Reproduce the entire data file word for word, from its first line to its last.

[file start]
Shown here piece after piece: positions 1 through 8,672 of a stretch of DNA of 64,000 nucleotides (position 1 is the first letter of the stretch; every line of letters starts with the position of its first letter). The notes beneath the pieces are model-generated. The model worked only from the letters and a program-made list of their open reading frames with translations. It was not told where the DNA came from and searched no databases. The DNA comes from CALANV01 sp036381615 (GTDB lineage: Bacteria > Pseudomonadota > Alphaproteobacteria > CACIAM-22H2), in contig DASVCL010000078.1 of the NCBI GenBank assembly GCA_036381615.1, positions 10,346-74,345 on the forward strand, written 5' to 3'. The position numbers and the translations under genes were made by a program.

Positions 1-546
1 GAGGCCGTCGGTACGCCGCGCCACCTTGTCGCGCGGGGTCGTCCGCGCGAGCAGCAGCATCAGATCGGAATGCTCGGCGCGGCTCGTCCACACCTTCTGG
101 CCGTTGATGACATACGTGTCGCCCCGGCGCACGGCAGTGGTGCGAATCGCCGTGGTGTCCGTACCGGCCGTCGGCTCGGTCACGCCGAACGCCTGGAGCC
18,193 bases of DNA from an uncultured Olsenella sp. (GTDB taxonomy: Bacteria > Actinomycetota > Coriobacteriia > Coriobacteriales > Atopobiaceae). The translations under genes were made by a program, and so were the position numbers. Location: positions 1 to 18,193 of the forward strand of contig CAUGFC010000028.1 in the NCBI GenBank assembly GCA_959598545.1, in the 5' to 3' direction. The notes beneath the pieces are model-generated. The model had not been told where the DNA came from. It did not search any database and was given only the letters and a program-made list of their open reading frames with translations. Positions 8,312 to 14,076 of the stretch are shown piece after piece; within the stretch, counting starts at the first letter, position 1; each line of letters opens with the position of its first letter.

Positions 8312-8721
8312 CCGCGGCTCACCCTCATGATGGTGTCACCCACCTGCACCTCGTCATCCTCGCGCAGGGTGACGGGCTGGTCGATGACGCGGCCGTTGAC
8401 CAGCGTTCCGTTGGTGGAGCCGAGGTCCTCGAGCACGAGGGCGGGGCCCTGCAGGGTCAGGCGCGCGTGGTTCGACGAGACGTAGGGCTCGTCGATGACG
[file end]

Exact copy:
Shown here piece after piece: positions 1 through 8,672 of a stretch of DNA of 64,000 nucleotides (position 1 is the first letter of the stretch; every line of letters starts with the position of its first letter). The notes beneath the pieces are model-generated. The model worked only from the letters and a program-made list of their open reading frames with translations. It was not told where the DNA came from and searched no databases. The DNA comes from CALANV01 sp036381615 (GTDB lineage: Bacteria > Pseudomonadota > Alphaproteobacteria > CACIAM-22H2), in contig DASVCL010000078.1 of the NCBI GenBank assembly GCA_036381615.1, positions 10,346-74,345 on the forward strand, written 5' to 3'. The position numbers and the translations under genes were made by a program.

Positions 1-546
1 GAGGCCGTCGGTACGCCGCGCCACCTTGTCGCGCGGGGTCGTCCGCGCGAGCAGCAGCATCAGATCGGAATGCTCGGCGCGGCTCGTCCACACCTTCTGG
101 CCGTTGATGACATACGTGTCGCCCCGGCGCACGGCAGTGGTGCGAATCGCCGTGGTGTCCGTACCGGCCGTCGGCTCGGTCACGCCGAACGCCTGGAGCC
18,193 bases of DNA from an uncultured Olsenella sp. (GTDB taxonomy: Bacteria > Actinomycetota > Coriobacteriia > Coriobacteriales > Atopobiaceae). The translations under genes were made by a program, and so were the position numbers. Location: positions 1 to 18,193 of the forward strand of contig CAUGFC010000028.1 in the NCBI GenBank assembly GCA_959598545.1, in the 5' to 3' direction. The notes beneath the pieces are model-generated. The model had not been told where the DNA came from. It did not search any database and was given only the letters and a program-made list of their open reading frames with translations. Positions 8,312 to 14,076 of the stretch are shown piece after piece; within the stretch, counting starts at the first letter, position 1; each line of letters opens with the position of its first letter.

Positions 8312-8721
8312 CCGCGGCTCACCCTCATGATGGTGTCACCCACCTGCACCTCGTCATCCTCGCGCAGGGTGACGGGCTGGTCGATGACGCGGCCGTTGAC
8401 CAGCGTTCCGTTGGTGGAGCCGAGGTCCTCGAGCACGAGGGCGGGGCCCTGCAGGGTCAGGCGCGCGTGGTTCGACGAGACGTAGGGCTCGTCGATGACG